The reason behind this is that the Ace is the strongest card in the deck. Add to that the fact that there are more ten value cards in the game; those ten values cards, while not giving a split Ace a winning blackjack, they do give the player the next highest hand: 21.
Bear in mind that while the odds are in favor of the player when it comes to splitting Aces in blackjack, the odds are not 100%–bear in mind that there will be losses. You cannot win every time, but splitting Aces have a better shot of winning than if you were to not split them.
That is a question that many online blackjack players are asking themselves. With three major US-facing online poker sites being seized by the FBI and Department of Justice this past Friday, many who play their favorite casino games online are concerned if they will be next.
Unfortunately, my little blackjack players, there is no way of knowing if an online casino is going to be targeted by the FBI and DoJ next. The online poker sites were taken down, I think, as a scare tactic. Conservatives are very against online gambling of any kind, and with DC becoming the first jurisdiction to pass a bill to regulate online poker, those conservatives are bound to be up in arms. Think it is a coincidence that it was online poker that DC passed their bill on and online poker only sites that were seized? I think not. This is the vulture-esque conservatives trying to scare Americans away from playing their favorite online casino games in their own homes.
That being said, is online blackjack legal or illegal?
Yes, back in 2006 the UIGEA was signed into law; and, yes, it went into effect last June. But the UIGEA is a way for the federal government to bar financial institutions from knowingly making transactions to and from online casinos. Naturally online gambling operators and players found a way around it. But the UIGEA is not a player-based ban. Nowhere in it does it say that US citizens cannot play blackjack online. So, on an individual to individual basis, no, online blackjack is not technically illegal.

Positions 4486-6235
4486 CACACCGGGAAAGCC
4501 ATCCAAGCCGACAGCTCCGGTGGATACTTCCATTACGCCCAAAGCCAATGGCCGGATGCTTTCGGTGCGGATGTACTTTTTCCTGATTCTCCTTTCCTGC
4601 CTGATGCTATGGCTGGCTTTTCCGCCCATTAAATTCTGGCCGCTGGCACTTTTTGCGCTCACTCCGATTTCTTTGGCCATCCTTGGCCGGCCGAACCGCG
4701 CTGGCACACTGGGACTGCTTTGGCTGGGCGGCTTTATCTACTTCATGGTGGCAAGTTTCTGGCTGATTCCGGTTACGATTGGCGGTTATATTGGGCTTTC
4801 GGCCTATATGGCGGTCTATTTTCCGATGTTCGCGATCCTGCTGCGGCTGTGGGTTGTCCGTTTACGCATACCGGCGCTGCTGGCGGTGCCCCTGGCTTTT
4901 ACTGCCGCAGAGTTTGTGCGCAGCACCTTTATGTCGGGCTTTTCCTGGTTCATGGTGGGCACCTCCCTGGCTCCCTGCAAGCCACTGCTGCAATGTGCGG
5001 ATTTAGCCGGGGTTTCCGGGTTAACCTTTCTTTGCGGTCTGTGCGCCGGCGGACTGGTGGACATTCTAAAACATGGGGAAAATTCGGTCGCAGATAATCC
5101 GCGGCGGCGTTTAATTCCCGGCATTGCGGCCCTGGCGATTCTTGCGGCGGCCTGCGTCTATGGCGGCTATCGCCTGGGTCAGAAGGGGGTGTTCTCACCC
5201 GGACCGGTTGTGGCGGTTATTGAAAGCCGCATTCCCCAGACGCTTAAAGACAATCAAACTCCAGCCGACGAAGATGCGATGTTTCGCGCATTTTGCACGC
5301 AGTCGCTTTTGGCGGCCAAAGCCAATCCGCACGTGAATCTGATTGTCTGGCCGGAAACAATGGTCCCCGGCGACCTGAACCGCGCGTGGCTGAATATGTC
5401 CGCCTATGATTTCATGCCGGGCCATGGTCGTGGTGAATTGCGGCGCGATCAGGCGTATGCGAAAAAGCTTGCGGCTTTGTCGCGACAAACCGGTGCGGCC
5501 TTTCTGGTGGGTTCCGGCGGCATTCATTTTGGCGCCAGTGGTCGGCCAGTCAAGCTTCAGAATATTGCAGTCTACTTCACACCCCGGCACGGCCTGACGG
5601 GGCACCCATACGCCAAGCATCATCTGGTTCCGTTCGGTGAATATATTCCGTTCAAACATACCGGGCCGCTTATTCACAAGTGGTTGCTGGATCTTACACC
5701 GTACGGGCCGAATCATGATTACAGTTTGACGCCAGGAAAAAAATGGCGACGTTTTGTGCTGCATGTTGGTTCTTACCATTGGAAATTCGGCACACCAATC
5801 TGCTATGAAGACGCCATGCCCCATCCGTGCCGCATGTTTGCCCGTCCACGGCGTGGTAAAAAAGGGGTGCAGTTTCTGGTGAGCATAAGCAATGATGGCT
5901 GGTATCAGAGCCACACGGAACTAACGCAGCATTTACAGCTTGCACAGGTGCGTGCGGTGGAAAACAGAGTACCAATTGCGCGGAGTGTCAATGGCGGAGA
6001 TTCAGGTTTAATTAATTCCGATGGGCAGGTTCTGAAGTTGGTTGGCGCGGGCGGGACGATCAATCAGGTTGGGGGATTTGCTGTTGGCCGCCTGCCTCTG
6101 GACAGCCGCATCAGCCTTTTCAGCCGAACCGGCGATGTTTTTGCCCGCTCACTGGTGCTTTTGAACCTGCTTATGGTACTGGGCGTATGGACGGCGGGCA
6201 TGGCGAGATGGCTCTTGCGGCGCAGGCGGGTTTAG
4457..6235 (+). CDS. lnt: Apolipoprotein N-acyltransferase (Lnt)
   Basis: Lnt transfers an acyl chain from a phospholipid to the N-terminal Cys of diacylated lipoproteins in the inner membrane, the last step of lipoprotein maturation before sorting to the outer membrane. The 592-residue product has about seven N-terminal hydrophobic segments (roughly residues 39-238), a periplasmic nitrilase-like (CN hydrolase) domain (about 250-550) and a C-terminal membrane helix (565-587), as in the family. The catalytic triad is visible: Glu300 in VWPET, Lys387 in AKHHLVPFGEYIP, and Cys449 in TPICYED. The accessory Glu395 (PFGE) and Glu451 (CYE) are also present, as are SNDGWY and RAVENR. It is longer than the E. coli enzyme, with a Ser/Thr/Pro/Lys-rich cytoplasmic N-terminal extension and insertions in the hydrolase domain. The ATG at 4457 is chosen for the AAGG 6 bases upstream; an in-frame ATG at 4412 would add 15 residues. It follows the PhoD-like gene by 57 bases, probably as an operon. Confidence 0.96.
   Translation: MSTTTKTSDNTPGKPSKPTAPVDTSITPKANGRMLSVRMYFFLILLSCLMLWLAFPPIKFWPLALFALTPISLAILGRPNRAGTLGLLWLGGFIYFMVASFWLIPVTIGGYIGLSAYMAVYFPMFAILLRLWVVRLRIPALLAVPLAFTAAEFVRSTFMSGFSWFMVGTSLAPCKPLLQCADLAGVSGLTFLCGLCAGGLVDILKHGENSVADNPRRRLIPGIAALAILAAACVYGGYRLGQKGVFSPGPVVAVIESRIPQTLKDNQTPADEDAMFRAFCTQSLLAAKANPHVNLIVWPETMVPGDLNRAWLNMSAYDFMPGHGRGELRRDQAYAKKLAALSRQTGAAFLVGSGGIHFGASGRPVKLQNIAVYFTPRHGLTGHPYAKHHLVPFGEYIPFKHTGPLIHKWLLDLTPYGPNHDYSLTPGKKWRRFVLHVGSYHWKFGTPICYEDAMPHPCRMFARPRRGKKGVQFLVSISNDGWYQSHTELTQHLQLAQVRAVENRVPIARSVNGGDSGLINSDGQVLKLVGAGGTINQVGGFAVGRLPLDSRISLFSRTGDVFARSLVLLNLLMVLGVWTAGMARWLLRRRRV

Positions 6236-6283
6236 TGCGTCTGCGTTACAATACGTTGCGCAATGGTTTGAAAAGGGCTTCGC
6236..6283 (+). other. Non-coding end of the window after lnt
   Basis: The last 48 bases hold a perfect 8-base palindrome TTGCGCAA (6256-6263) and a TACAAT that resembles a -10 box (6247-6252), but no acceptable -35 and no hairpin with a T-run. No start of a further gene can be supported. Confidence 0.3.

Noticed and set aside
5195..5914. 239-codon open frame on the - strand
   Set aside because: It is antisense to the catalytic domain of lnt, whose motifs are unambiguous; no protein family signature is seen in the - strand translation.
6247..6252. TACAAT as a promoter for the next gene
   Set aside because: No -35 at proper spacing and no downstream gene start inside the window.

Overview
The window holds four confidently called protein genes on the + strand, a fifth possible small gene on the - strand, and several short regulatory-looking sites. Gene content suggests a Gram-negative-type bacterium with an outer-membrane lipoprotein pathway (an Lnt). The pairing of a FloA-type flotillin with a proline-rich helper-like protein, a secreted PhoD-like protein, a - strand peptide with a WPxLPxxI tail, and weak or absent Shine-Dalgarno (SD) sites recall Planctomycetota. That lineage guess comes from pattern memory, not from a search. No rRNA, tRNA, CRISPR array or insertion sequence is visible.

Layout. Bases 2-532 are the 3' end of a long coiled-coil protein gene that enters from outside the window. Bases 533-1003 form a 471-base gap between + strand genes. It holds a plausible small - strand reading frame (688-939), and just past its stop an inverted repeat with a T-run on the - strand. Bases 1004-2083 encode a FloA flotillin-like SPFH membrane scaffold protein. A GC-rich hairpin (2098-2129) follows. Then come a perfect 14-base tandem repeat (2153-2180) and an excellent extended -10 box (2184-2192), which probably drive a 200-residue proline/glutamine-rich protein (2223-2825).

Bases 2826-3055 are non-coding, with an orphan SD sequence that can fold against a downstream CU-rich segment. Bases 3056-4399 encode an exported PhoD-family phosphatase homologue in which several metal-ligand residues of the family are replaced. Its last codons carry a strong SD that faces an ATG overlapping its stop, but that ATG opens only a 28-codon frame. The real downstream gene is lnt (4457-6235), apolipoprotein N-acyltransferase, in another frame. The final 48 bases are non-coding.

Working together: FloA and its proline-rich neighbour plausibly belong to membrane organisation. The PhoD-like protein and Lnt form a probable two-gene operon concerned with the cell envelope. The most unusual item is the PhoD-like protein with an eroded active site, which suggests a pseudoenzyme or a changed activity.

But does that mean that where you play online blackjack could be targeted next? There is no way of knowing. And with the legal loop-de-loops that the New York branch of the FBI will doing to round up and prosecute the eleven people indicted with the three online poker sites, I think their attention will be occupied for the next little while. But to be on the safe side, be very mindful of how much money you are keeping in your player accounts; if a site is seized there is little chance that you will get your money back. Play smart.
Basic strategy is often abused. Players think they are adhering to it when they are not. And when you do not play basic strategy perfectly, the house edge cannot be lowered to 0.5%. Two of the most commonly misplayed scenarios are a hard 12 against a dealer 2 or 3.
Hard 12 is one of the stiff hands, meaning it is one of those hands with a high shot of losing but still has a shot at winning. In other words they are underdog hands. Basic strategy for those hands was calculated to give the play that would do the least amount of damage should the player lose. And, let’s face it, those hands do have a larger chance of losing than winning.
Most hard hands are played like this: if the dealer has a 6 or less, then stand; but if he has a 7 or greater, then go ahead and hit. The only stiff hand that is the exception to that rule is the hard 12; for that hand players are advised to hit against a dealer’s 2 or 3 rather than stand. This is because the average amount of money lost when hitting is less than average amount lost when standing. Check it out (figured from a $100 wager):
Average amount lost when hitting against a 2: $25
Average amount lost when standing against a 2: $29
Average amount lost when hitting against a 3: $23
Average amount lost when standing against a 3: $25
When put into money terms it is easy to understand. However, many blackjack players, experienced ones too, will stand against a 2 or 3. I think players make the mistake because all of the other stiff hands are advised to stand against a dealer 2 or 3; so they play a hard 12 in the same way even though a hard 12 is better off being hit against a 2 or 3. All it takes is sticking to what the basic strategy chart says. The good thing about basic strategy is it can be used in online casinos like Online Vegas without it being illegal or frowned upon by the online casino.